Race Blog
Brazil 2011


Did you feel it? Did you feel the shift in the Earth’s axis last Thursday morning?

If you didn’t then you need to know.

In all things Formula 1, Bernie Ecclestone is the man. Everything in the sport either begins or ends with his yea or nay, and as a follower of all things F1 you will no doubt have witnessed his deft deflections and witty ripostes to inquisitive journalists’ probing questions.

It’s a written-in-stone fact that you just can’t get up early enough to outwit the silver-haired supremo who rules the sport he made so successful. Now into his 80s, Bernie is still constantly striving to improve upon the vision he had for motor sport’s premier class around 40 years ago.

His gusto, energy and sheer determination to succeed perplexes all within – and many without – the F1 paddock.

Imagine, then, the shock and awe last Thursday morning over cornflakes and croissants when Bernie – casually quizzed by a colleague or two of mine – admitted to feeling tired.

That just doesn’t happen.

Sure, flying around the globe working in a sport one would pay to watch is a wonderful life, and one I certainly never do down, but as I’m sure you can appreciate there comes a point when a break is a good thing.

Thing is, you’d never expect Mr Ecclestone to agree.

He, like many in the pit lane and paddock, works immensely hard – it’s a necessity in the cut-throat and super-competitive sport that is  F1. To stand still is to fall way behind.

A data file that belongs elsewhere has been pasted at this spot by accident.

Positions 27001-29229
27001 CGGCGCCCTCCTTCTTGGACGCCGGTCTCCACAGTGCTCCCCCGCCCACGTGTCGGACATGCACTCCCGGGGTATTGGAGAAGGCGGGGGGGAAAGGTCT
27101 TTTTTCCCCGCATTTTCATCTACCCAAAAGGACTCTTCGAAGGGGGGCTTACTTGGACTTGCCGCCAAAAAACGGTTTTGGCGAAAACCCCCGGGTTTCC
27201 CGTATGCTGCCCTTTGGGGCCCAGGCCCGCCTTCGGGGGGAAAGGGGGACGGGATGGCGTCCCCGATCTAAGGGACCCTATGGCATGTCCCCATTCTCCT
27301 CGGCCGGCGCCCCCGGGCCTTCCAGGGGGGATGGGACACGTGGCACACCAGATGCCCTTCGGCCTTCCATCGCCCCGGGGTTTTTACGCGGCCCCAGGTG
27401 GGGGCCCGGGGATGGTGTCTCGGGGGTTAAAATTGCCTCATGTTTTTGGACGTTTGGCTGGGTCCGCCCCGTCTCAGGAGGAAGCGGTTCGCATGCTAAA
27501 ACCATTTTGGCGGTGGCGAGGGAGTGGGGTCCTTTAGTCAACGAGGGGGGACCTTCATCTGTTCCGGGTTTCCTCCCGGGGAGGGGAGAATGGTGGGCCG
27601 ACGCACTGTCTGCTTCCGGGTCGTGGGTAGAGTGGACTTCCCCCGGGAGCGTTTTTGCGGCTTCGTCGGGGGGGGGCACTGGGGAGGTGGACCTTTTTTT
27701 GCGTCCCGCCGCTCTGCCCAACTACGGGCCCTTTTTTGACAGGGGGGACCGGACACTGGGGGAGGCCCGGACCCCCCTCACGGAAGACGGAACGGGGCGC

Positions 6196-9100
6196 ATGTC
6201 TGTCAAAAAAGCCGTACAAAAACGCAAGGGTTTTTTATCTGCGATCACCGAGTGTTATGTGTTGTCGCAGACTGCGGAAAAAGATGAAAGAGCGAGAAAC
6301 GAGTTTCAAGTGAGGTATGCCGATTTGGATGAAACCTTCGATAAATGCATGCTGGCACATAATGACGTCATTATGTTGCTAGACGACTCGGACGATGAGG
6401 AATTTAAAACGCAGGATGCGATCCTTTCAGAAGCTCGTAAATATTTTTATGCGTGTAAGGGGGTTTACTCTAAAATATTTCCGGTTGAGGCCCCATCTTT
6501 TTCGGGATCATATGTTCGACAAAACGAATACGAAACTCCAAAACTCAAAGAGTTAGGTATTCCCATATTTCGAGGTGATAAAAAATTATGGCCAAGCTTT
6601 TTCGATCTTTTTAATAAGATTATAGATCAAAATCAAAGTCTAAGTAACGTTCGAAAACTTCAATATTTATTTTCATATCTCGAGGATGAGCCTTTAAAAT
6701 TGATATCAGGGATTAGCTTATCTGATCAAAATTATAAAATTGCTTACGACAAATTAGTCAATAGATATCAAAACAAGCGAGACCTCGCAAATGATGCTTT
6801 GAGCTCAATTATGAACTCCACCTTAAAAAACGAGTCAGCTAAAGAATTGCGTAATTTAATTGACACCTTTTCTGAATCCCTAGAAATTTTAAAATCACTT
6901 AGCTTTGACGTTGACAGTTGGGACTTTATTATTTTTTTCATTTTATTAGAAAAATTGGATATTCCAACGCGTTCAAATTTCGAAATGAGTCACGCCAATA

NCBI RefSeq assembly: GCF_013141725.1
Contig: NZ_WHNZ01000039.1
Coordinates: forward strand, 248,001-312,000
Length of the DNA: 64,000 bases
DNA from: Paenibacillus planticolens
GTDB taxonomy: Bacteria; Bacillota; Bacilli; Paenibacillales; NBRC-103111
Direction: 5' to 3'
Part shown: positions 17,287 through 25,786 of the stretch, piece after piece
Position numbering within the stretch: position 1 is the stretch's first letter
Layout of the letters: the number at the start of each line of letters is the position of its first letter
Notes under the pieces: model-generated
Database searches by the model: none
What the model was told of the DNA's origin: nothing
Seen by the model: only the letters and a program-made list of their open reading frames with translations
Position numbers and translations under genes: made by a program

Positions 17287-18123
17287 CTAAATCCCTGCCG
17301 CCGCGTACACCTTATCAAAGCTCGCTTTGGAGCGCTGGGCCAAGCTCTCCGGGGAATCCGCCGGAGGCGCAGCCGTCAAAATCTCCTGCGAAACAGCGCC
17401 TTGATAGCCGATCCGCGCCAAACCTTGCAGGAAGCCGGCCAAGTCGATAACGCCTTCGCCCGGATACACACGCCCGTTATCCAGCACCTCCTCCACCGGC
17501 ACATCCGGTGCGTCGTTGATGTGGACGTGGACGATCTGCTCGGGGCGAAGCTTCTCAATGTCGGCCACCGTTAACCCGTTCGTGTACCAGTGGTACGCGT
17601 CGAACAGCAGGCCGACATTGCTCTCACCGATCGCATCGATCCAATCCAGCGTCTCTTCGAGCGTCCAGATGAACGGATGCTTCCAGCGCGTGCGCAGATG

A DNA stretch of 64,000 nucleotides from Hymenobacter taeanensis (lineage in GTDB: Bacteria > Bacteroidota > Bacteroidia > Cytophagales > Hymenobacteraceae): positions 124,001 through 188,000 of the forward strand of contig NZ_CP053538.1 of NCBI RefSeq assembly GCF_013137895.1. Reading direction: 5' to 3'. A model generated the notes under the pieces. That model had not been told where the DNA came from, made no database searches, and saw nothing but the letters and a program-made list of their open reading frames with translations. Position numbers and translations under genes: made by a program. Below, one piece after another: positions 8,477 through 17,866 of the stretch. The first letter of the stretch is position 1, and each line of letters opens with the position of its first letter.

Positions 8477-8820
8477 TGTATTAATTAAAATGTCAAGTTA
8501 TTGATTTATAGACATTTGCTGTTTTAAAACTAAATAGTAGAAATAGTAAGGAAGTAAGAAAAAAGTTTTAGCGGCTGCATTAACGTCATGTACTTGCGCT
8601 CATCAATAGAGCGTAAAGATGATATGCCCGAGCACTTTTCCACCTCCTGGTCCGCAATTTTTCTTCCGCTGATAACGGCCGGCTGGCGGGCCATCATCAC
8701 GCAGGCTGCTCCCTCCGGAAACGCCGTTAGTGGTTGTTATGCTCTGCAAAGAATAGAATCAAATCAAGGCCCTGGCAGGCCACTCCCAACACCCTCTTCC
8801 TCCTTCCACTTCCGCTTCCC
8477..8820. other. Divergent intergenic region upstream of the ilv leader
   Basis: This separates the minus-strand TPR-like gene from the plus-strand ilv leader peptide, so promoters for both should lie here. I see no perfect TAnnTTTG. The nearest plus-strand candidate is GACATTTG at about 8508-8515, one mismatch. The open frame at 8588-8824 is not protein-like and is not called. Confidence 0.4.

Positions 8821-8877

So the question, surely, is how much of a good thing becomes too much?

17, 18, 19, even a planned 20 races. Over the past few years there has been a steady increase in the number of weekends ‘we’ put on a show for the followers of F1 worldwide, and many are now wondering just how many races represents an ideal quantity.

A number of factors come into the equation.

Formula 1 is certainly a super-exclusive world and a big part of that must involve a certain rarity when it comes to race regularity. No one in their right mind wants to emulate the USA’s NASCAR schedule of 36-plus races a year, do they?

Thrilling down-to-the-wire drivers’ championship title chases have perhaps helped to quash the ‘too many races in a season’ opinion, but when Sebastian Vettel claimed his second F1 crown at October’s Japanese Grand Prix there were still four races to run.

F1 TV pundits can big-up ‘Who’s going to finish ninth in the standings?’ as much as they like, most just don’t care.

Still, we can debate the whys and wherefores as much as we like, one man and one man alone will decide.

And he’s done a pretty good job up to now, hasn’t he?


Please now take a few minutes to enjoy my pictures from the 2011 Brazilian Grand Prix by clicking here.

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